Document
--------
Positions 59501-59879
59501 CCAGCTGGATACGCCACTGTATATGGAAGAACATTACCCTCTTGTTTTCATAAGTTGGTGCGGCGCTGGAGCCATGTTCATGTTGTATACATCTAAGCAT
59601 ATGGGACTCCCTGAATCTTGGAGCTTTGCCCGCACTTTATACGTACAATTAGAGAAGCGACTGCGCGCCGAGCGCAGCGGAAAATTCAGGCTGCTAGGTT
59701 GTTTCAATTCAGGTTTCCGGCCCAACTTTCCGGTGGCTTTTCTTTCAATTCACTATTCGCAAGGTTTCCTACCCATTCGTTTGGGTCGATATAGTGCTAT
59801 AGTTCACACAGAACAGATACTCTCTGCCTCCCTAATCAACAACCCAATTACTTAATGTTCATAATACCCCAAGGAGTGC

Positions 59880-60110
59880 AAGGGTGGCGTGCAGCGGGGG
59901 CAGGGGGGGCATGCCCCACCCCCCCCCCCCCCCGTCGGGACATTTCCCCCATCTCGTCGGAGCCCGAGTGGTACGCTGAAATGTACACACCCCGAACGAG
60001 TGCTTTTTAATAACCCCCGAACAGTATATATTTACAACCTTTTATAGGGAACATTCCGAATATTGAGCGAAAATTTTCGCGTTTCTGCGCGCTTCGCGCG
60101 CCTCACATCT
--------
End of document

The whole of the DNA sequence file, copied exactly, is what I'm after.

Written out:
Positions 59501-59879
59501 CCAGCTGGATACGCCACTGTATATGGAAGAACATTACCCTCTTGTTTTCATAAGTTGGTGCGGCGCTGGAGCCATGTTCATGTTGTATACATCTAAGCAT
59601 ATGGGACTCCCTGAATCTTGGAGCTTTGCCCGCACTTTATACGTACAATTAGAGAAGCGACTGCGCGCCGAGCGCAGCGGAAAATTCAGGCTGCTAGGTT
59701 GTTTCAATTCAGGTTTCCGGCCCAACTTTCCGGTGGCTTTTCTTTCAATTCACTATTCGCAAGGTTTCCTACCCATTCGTTTGGGTCGATATAGTGCTAT
59801 AGTTCACACAGAACAGATACTCTCTGCCTCCCTAATCAACAACCCAATTACTTAATGTTCATAATACCCCAAGGAGTGC

Positions 59880-60110
59880 AAGGGTGGCGTGCAGCGGGGG
59901 CAGGGGGGGCATGCCCCACCCCCCCCCCCCCCCGTCGGGACATTTCCCCCATCTCGTCGGAGCCCGAGTGGTACGCTGAAATGTACACACCCCGAACGAG
60001 TGCTTTTTAATAACCCCCGAACAGTATATATTTACAACCTTTTATAGGGAACATTCCGAATATTGAGCGAAAATTTTCGCGTTTCTGCGCGCTTCGCGCG
60101 CCTCACATCT